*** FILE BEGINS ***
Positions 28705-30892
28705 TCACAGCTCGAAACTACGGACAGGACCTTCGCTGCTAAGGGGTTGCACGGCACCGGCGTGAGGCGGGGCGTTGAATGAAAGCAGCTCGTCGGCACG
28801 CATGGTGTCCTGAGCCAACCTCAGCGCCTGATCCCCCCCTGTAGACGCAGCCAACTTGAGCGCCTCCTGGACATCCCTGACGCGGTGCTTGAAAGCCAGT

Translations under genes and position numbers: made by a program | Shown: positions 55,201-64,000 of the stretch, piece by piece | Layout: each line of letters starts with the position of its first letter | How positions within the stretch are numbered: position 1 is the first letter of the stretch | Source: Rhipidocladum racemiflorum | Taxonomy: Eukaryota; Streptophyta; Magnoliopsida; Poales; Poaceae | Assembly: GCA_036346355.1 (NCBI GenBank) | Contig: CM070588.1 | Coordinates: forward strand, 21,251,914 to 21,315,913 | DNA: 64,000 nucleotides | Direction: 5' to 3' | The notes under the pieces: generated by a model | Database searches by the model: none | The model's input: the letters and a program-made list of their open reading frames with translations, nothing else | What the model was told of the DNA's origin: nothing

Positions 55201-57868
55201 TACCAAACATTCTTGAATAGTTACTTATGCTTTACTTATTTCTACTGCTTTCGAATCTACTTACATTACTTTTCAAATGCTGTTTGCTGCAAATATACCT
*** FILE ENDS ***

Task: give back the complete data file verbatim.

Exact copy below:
Positions 28705-30892
28705 TCACAGCTCGAAACTACGGACAGGACCTTCGCTGCTAAGGGGTTGCACGGCACCGGCGTGAGGCGGGGCGTTGAATGAAAGCAGCTCGTCGGCACG
28801 CATGGTGTCCTGAGCCAACCTCAGCGCCTGATCCCCCCCTGTAGACGCAGCCAACTTGAGCGCCTCCTGGACATCCCTGACGCGGTGCTTGAAAGCCAGT

Translations under genes and position numbers: made by a program | Shown: positions 55,201-64,000 of the stretch, piece by piece | Layout: each line of letters starts with the position of its first letter | How positions within the stretch are numbered: position 1 is the first letter of the stretch | Source: Rhipidocladum racemiflorum | Taxonomy: Eukaryota; Streptophyta; Magnoliopsida; Poales; Poaceae | Assembly: GCA_036346355.1 (NCBI GenBank) | Contig: CM070588.1 | Coordinates: forward strand, 21,251,914 to 21,315,913 | DNA: 64,000 nucleotides | Direction: 5' to 3' | The notes under the pieces: generated by a model | Database searches by the model: none | The model's input: the letters and a program-made list of their open reading frames with translations, nothing else | What the model was told of the DNA's origin: nothing

Positions 55201-57868
55201 TACCAAACATTCTTGAATAGTTACTTATGCTTTACTTATTTCTACTGCTTTCGAATCTACTTACATTACTTTTCAAATGCTGTTTGCTGCAAATATACCT